ReplyDelete
  11. You have read a kid's mind. My girls LOVE pasta:)Who who else can dry pasta on a branch other than you Lakshmi:) Really unique styling! and creative of course. Simple and delicious with a sprinkle of gorgeousness.

    ReplyDelete
  12. I imagine you as one of the elves in fantasy land spinning stories and here you are making pastas!! Yes, we make it too but not these, but the Indian dal dhoklis which I imagine is a kind of pasta too.:)

    As always great piece of writing! Lakshmi, you know? Now even my daughter looks up your blog!! You are getting addictive.:)

    ReplyDelete
  13. Harini: :-) Greetings from the Elfland to you and your daughter! And now I will tiptoe to sprinkle some dream-dust to my husbands eyes, so that he will sleep well tonight....

    ReplyDelete
  14. So beautiful! Making pasta at home is one of my favorite things and I always try to mix it up by using a variety of different flours. I'm adding this to my must-try list.

    ReplyDelete
  15. Ohh my mmy... gorgeous lakshmi... Hanging Pasta like this... :))

    ReplyDelete
  16. Pictorial representation of making pasta from scratch, wonderful! Very nice clicks

    ReplyDelete
  17. Your pasta is beyond gorgeous. I never would have thought making rye pasta--such a good idea! The most creative homemade pasta I've ever made was with chickpea flour. It was very interesting, nice texture, and very filling from all the protein.

    Love the print feature! :)

    ReplyDelete
  18. hing in pasta seems like just the thing to do to make it Desi. Gorgeous pictures.

    ReplyDelete
  19. Refreshingly healthy! perfect with some wine!

    ReplyDelete
  20. It's like you read my mind! I was just thinking of delving into making home made pasta. This is just the push that I needed :) You mentioned chickpea flour - is this something you've tried before? I'm in India for the next few months and still getting used to flour substitutions so whatever suggestions you'd have would be helpful. Thanks!

    ReplyDelete
  21. Would you happen to remember the name of the documentary? It sounds very interesting!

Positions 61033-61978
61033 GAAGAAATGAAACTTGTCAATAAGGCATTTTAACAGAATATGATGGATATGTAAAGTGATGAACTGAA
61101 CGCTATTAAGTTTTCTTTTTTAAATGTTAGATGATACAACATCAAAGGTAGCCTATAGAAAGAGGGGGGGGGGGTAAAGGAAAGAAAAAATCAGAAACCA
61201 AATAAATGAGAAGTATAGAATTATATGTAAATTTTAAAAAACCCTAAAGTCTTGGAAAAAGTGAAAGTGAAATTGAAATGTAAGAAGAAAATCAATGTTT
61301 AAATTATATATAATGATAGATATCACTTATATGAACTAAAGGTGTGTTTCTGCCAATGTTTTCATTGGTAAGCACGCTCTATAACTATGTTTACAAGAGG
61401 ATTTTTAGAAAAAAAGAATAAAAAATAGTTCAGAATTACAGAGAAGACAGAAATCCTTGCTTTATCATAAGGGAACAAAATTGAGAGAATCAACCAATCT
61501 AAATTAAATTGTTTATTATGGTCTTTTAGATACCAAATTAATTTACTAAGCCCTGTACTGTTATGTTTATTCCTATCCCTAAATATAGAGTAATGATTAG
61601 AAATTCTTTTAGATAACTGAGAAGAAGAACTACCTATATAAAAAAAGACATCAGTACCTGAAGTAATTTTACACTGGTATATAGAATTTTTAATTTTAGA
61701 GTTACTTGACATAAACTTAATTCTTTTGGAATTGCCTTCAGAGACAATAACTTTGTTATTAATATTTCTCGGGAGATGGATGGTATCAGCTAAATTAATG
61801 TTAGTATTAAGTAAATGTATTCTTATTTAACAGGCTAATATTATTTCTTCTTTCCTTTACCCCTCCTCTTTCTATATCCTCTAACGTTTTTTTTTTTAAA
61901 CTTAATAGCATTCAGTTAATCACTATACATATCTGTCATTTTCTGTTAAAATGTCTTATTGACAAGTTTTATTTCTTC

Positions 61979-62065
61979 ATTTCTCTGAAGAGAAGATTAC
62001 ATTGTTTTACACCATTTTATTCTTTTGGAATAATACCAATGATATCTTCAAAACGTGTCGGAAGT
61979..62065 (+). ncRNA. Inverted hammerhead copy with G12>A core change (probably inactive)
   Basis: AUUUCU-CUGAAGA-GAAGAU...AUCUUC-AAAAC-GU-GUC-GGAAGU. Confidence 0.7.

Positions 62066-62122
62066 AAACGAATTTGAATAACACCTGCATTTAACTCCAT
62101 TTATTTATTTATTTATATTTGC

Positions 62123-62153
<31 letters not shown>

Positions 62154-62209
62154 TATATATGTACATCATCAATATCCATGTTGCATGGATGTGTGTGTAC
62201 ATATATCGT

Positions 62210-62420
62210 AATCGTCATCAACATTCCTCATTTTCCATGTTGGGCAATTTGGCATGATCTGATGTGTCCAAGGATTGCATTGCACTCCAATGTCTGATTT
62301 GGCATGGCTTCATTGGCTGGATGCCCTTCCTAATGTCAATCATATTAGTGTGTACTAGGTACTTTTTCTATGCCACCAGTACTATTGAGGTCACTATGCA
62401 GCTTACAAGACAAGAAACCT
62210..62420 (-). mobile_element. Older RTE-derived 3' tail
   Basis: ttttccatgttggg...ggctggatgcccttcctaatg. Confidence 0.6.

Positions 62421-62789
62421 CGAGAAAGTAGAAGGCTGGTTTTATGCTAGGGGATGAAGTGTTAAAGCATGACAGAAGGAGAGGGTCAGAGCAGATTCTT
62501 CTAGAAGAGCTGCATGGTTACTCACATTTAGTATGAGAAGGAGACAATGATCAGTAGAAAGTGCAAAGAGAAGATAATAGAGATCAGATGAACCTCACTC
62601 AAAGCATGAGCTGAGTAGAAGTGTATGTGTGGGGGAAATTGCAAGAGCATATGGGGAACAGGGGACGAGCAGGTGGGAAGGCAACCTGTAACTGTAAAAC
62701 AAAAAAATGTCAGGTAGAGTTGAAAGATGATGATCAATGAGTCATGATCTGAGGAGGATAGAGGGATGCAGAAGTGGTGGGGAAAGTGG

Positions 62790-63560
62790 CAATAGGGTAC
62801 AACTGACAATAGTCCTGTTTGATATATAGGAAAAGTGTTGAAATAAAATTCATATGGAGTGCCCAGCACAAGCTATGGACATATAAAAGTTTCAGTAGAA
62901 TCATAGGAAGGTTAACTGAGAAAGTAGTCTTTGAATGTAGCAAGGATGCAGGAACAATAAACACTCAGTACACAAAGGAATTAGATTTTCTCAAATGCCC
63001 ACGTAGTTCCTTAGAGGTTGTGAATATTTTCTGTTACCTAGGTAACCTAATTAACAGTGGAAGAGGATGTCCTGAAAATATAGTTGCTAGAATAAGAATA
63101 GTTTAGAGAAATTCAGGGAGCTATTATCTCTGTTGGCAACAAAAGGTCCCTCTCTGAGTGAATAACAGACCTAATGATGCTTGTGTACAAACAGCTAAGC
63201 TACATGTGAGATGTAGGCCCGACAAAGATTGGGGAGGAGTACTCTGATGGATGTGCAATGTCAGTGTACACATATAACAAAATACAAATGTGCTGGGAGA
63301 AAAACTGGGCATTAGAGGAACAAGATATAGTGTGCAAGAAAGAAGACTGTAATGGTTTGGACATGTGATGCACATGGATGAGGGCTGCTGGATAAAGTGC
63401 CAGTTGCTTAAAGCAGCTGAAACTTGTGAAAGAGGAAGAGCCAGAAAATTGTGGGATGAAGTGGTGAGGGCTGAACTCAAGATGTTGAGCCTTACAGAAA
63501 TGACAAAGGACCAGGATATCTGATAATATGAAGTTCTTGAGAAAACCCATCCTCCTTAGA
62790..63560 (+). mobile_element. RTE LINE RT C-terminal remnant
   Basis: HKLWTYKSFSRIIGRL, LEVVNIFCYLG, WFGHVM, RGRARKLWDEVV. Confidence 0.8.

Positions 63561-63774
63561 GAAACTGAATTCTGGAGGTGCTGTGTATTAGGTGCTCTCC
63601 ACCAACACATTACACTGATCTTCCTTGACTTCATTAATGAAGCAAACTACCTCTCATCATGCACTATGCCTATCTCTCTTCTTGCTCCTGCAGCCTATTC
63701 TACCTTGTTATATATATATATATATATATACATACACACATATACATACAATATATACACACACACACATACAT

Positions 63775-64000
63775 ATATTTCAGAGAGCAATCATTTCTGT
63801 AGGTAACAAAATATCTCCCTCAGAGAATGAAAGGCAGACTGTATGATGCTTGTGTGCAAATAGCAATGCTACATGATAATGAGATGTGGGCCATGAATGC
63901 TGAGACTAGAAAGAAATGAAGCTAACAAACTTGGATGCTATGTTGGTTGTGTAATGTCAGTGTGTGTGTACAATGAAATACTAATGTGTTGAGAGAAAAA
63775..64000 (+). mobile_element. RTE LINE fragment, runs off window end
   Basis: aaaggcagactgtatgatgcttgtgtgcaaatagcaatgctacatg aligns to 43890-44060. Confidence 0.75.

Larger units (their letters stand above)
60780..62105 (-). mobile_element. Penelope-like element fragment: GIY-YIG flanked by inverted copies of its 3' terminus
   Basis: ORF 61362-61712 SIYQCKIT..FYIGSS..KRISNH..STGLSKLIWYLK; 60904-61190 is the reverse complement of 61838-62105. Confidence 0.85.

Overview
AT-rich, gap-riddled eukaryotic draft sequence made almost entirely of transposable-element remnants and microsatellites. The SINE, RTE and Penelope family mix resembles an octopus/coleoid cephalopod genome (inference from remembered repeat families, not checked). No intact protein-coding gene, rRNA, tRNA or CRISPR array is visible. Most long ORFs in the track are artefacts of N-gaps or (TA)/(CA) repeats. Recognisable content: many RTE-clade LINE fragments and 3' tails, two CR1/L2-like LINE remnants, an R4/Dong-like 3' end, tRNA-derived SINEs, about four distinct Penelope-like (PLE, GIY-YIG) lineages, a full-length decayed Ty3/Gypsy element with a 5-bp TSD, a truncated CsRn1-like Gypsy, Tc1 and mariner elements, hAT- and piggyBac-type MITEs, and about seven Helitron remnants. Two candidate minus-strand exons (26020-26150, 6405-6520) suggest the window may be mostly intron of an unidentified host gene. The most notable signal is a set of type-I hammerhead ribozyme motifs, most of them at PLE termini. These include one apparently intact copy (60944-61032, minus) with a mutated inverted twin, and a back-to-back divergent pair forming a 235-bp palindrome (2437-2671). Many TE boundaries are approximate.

Lovely post, I'm excited to try this out on my family as well.

    ReplyDelete
  22. Aaisha, I've tried chickpea flour mixed with other flour, not alone. Sevian noodles are made with chickpea flour, but they are crunchy. I would imagine you could make pasta out of khandvi dough. That would be creative! To be honest with you, if I were in India, I wouldn't bother with pasta! There are so many wonderful local preparations to cook.

    Jessi, sorry, I don't remember. It was a Finnish film.

    ReplyDelete
  23. I made pici a few times by hand, but it was a pain. Then I got a pasta maker for my birthday and now I make whole spelt pasta all the time. It's so fun! I always use eggs (1 egg per 100 grams flour) which I don't really like to do, so I'll definitely try this the next time.

    I'm one of those people who like to overcook pasta. I like it really overdone. I read that this is bad because the pasta loses a lot of its nutritional value but crunchy pasta just isn't very tasty. Oh well. Thanks for the recipe! :)

    ReplyDelete
  24. Oh and the pictures are super amazing, but I guess that these words mean nothing from me because I say them on every post of yours. But it's true. They're really breathtaking.

    ReplyDelete
  25. You have taken the fear out of making pasta from scratch for me... I will give this a try. I love your blog! Beautiful presentation and photos!

    ReplyDelete
  26. Val-paL - Great! Making pasta is simple. Do it once or twice, and you'll grasp the idea. Sooner than you realize, you will be making ravioli and lasagna!

    ReplyDelete
  27. i just made this tonight. it smelled and tasted so wonderful! thanks for posting!

    ReplyDelete